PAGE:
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The Mad Earl's Bride (Scoundrels #3.5)

3.82  ·  Rating Details  ·  1,303 Ratings  ·  129 Reviews
Originally appeared in the print anthology Three Weddings and a Kiss (1995).

Gwendolyn Adams is about to propose to an earl. On his deathbed.

Gwendolyn Adams isn't shocked at being asked to save a handsome earl's dying line, even when she learns the prospective bridegroom is seriously ill and possibly insane. She's quite a good nurse, after all, and her family is famous for
ebook, 100 pages
Published June 4th 2013 by Avon Impulse (first published 1995)
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UniquelyMoi ~ BlithelyBookish

The Mad Earl’s Bride is such a treat! Funny, heartbreaking, sexy, inspiring… this novella delivers it all, and is an absolute delight to read.

The Story:

Dorian, the Earl of Rawnsley, knows he’s dying, and he also knows he’s going insane. His own mother suffered from the same headaches that have begun plaguing him, and she had to be institutionalized just before dying a tragic, painful death. Dorian hasn’t yet begun experiencing the hallucinations that his mother had, but he knows it’s only a matt
4.5 stars, rounded up.

I’ve said before that it takes a truly gifted author to turn out a novella which gives the reader the same degree of satisfaction upon finishing as can be found on the completion of a full-length novel, and I suppose the fact that this one is by Loretta Chase should be recommendation enough.

At the age of twenty-seven, Dorian Camoys, the Earl of Rawnsley is dying, plagued by the same illness that killed his mother. She died alone, in an asylum for the insane, and Dorian expe
Jun 14, 2013 Dabney rated it it was amazing

this review was originally published at

Dear Ms. Chase:

Thank you for re-releasing your novellaThe Mad Earl’s Bride. I missed it when it was released in 2009 in the anthologyThree Weddings and a Kiss.The Mad Earl’s Bridehas the tone of my favorites of your books: witty, smart, and sweetly sexy. It even has Bertie Trentin it–as well as, briefly, Dain. I enjoyed it thoroughly.

The book is set in the late 1820′s, a time when misdiagnoses and harmful treatment in medicine were the
Miranda Davis
Aug 24, 2014 Miranda Davis rated it it was amazing
Recommends it for: Regency fans,
What a wonderful reminder of why Loretta Chase is one of my favorite authors...Short, but better conceived and articulated than books many times this novella's length. Perhaps because I love to blind, adoring stupidity Lord of Scoundrels, I enjoyed the similar chemistry between rational, unshakeable Gwendolyn, a woman determined to fund a hospital according to her own medical study and beliefs, and Dorian, the doomed earl who has reluctantly agreed to wed to try to procreate before his debility ...more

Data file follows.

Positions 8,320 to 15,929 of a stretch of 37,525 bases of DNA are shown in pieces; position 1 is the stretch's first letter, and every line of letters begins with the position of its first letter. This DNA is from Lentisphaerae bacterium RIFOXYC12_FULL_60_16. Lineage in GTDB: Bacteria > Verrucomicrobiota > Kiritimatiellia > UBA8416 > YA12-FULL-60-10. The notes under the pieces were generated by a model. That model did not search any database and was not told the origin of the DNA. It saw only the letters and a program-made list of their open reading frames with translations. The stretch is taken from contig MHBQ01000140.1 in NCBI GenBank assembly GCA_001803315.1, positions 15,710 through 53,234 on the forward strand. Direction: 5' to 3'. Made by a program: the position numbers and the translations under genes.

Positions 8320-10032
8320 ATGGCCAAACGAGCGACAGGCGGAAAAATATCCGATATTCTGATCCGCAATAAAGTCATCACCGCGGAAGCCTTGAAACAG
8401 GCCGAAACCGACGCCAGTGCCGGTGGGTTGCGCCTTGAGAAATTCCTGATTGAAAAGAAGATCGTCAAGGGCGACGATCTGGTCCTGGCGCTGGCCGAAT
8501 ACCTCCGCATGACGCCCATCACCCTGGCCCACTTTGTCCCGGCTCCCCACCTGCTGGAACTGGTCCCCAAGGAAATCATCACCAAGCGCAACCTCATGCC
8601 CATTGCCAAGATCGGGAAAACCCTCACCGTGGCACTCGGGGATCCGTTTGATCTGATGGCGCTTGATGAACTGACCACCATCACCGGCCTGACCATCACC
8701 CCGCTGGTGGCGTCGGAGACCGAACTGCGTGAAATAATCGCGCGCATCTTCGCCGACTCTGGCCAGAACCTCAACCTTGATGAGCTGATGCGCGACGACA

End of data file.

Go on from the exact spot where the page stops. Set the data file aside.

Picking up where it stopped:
May 14, 2013 D.G. rated it liked it
**3.5 stars**

Very cute novella with a more serious topic than it seemed from the description. I didn't give it a higher rating because no matter the heroine's inclinations, I couldn't believe her family would allow her to marry a guy everybody thought was a 'lunatic'. It took me half the novella to get pass my disbelief.

Dorian's situation was heartbreaking, specially when you realized his sense of helplessness at realizing he might be at the mercy of others during the end of his life. Medical ca
Jun 02, 2013 Lisa rated it really liked it
When Gwendolyn Adams is asked to marry a man considered mad and soon to die, she takes it in stride and accepts the offer. By marrying the Earl of Rawnsley she will gain his name and position which will make it easier for her to accomplish her dream of opening a hospital. What she does not expect is to be drawn to this 'mad' earl. She researches his condition, and that of his late mother, and attempts to help him find ways to cure him. During there discussions together, this couple find a type o ...more
Lady Wesley
Jun 12, 2013 Lady Wesley rated it really liked it
This is a charming early Loretta Chase novella. The "mad" earl marries a woman who coincidentally wants to be a doctor (but couldn't be in those days). The story is serious and sweet and funny at the same time. It was great fun to see Bertie Trent, from Lord of Scoundrels, as the earl's best friend. He's just as goofy and surprisingly wise as before.
Feb 24, 2016 Melanie rated it it was amazing
This little gem of a novella comes in between of 'Lord of Scoundrels' and 'The Last Hellion' and since both of those are one of my all time LC's favorites, I must say this has just joined those two.

Everything in this novella worked to perfection. I can't tell you how much I loved the heroine. She had enough strength without being overbearing, and such compassion and sweetness, I just couldn't help but love her.

The hero was just as noble as you'd expect him to be, but also someone you felt the c
Jul 06, 2013 Julianna rated it really liked it
Recommends it for: Fans of Unusual Historical Romance, Geeky Heroines, Tortured Heroes
Reviewed for THC Reviews
A couple of years ago, I read and loved Loretta Chase's incomparable Lord of Scoundrels, but the next two of her books I read, definitely did not catch my fancy. Because of that, I went into reading The Mad Earl's Bride with a bit of trepidation, but this little novella has put Ms. Chase back on my watch list. I really enjoyed the uniqueness of the plot and characters.

Dorian, the hero believes that he is dying of the same incurable brain disease that apparently killed hi
Taiyesha-Duchess of Indiana
Jul 29, 2013 Taiyesha-Duchess of Indiana rated it it was amazing

Well if that wasn't the most darling little novella, I don't know what is! While I'm not familiar with Loretta Chase, I know that she is a reputable historical author and so I was curious about this novella. I've been rather novella obsessed lately. This novella centers around an Earl, new in to his title, who believes himself and is believed by others to be mad and on the verge of succumbing to full insanity...just as his mother did before him. So, a simple minded but unerringly loyal friend fr
Lisa Lin
My favorite part of this novella was definitely the heroine Gwendolyn. She's smart, practical, faces problems head on, and tries to make the best of the hand she's dealt. She wants to learn medicine and build a hospital and if that means she must marry a mad man and bear his heir, so be it. I sympathized with her frustrations as member after member of the medical profession dismissed her and her abilities simply because she was female.